Government consults on ‘traineeship’ s

Government consults on ‘traineeship’ scheme for young adults

School-leavers could be offered a support and skills programme to better equip them for the job market, under plans announced by the Government.

Skills minister Matthew Hancock said the ‘traineeship’ programme could be a crucial stepping stone to an apprenticeship or other opportunities in a competitive market of experienced adults.

Aimed at 16-24 year olds, the programme would launch later in the year and offer work placements alongside support – including studies in English and maths, CV writing and interview preparation. The length of the traineeship scheme would reflect the specific needs of participants but would be expected to last around six months.

Last year, business group the Forum of Private Business (FPB) urged the Government to do more to help young adults after concerns from employers highlighted that many lacked the basic skills and attitudes for employment.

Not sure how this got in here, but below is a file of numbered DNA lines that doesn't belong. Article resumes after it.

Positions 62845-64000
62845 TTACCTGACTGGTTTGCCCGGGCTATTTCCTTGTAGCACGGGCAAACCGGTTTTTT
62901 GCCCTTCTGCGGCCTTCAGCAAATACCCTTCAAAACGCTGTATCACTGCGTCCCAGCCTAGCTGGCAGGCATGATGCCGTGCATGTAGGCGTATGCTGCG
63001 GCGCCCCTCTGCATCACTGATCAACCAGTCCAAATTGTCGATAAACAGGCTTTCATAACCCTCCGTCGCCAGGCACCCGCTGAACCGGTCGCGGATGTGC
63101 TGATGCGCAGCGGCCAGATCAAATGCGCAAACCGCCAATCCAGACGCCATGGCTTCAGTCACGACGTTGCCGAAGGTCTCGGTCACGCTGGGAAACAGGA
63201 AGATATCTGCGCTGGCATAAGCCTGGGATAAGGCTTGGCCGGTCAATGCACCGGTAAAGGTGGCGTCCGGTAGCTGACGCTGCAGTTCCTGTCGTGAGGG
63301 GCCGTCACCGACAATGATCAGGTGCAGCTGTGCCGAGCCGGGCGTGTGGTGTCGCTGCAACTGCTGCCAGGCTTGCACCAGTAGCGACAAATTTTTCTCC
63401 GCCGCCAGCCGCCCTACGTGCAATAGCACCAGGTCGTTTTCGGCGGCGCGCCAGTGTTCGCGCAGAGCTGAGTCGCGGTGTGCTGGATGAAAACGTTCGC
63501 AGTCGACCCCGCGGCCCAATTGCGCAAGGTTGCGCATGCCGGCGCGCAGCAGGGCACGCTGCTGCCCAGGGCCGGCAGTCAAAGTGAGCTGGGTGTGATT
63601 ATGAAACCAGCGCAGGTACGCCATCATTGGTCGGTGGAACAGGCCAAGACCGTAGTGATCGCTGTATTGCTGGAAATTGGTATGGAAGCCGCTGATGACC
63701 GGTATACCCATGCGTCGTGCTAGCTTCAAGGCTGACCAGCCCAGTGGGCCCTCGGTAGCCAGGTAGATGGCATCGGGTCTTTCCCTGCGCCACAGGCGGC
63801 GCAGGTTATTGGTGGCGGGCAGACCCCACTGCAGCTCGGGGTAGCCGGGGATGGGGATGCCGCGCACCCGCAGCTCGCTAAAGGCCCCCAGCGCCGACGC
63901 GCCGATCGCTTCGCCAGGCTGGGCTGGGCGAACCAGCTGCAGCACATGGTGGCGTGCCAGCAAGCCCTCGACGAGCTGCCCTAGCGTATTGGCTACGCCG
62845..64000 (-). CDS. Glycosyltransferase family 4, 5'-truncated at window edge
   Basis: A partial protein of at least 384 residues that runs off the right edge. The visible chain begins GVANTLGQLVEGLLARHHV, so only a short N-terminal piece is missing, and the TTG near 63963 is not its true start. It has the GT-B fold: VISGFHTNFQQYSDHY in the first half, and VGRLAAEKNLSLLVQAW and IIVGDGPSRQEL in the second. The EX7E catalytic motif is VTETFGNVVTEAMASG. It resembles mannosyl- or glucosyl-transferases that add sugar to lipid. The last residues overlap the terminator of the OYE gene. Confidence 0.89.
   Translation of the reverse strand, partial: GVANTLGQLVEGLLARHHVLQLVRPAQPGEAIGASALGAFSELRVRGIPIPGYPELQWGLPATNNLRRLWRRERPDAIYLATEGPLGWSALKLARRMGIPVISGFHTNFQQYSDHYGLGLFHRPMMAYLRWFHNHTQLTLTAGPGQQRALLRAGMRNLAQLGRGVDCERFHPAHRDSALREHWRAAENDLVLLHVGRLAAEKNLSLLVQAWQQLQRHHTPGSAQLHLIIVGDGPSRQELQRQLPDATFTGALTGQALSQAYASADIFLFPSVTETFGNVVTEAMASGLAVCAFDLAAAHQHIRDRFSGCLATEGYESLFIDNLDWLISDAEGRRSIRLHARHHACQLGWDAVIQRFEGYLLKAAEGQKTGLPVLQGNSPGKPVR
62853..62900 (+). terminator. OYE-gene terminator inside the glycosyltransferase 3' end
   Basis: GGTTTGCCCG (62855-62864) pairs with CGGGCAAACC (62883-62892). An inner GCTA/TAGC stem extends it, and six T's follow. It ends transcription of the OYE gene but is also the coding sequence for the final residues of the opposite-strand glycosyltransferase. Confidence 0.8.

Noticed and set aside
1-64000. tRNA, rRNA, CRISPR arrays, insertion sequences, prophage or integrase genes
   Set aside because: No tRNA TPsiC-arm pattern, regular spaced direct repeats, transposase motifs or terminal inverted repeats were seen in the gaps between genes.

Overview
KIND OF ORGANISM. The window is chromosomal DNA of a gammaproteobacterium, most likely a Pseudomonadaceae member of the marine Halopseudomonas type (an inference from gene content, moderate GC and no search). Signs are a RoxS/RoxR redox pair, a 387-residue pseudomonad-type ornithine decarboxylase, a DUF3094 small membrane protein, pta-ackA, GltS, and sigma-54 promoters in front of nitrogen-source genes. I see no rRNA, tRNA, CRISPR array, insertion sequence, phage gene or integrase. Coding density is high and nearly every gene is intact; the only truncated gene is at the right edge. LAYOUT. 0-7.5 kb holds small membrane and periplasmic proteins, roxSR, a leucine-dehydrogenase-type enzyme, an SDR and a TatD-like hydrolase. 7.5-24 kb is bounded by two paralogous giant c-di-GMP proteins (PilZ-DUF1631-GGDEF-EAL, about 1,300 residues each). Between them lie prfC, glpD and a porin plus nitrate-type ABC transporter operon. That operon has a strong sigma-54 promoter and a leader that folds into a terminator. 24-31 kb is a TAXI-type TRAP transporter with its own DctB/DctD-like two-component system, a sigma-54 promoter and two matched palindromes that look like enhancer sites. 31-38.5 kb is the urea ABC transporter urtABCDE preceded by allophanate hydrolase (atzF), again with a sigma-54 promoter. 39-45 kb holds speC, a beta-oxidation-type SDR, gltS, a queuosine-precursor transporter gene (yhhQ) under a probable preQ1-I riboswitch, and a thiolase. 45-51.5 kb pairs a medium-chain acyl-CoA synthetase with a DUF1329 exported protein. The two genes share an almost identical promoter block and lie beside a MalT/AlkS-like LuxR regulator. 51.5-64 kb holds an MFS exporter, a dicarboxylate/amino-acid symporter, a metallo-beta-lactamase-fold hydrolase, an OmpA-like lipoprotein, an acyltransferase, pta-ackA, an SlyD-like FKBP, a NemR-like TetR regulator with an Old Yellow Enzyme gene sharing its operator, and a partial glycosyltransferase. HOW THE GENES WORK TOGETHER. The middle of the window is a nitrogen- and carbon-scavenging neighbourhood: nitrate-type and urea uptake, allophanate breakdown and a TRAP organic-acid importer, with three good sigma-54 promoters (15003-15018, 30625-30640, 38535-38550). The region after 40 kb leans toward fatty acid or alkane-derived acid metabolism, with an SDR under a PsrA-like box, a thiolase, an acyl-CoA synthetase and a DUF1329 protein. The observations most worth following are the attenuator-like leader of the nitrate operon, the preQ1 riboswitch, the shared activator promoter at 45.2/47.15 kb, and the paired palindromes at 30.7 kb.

The traineeship programme also aims to tackle the high youth unemployment rate in the UK. Although the numbers are falling, there were still 206,000 16-18 year olds and 821,000 19-24 year olds not in education, employment or training in the third quarter of 2012, according to figures from the Department for Education.

In a discussion paper published online, Matthew Hancock said: “We know that many young people, including those who are currently not in education, employment or training, are highly motivated by work, or the prospect of it. We need to ensure that young people are well-equipped with the skills to impress potential employers and to secure and succeed in jobs, including Apprenticeships.”

Employers, education and training providers and young people are invited to comment on the initial proposals to help shape the new programme.

The Confederation of British Industry (CBI) welcomed the consultation. Director of employment and skills for the CBI, Neil Carberry, said: “The jobs market is already challenging for young people, particularly for those lacking the basic skills, experience and attitude businesses look for.”

“It is vital that employers are at the heart of designing and developing them to meet the demands of the workplace.”

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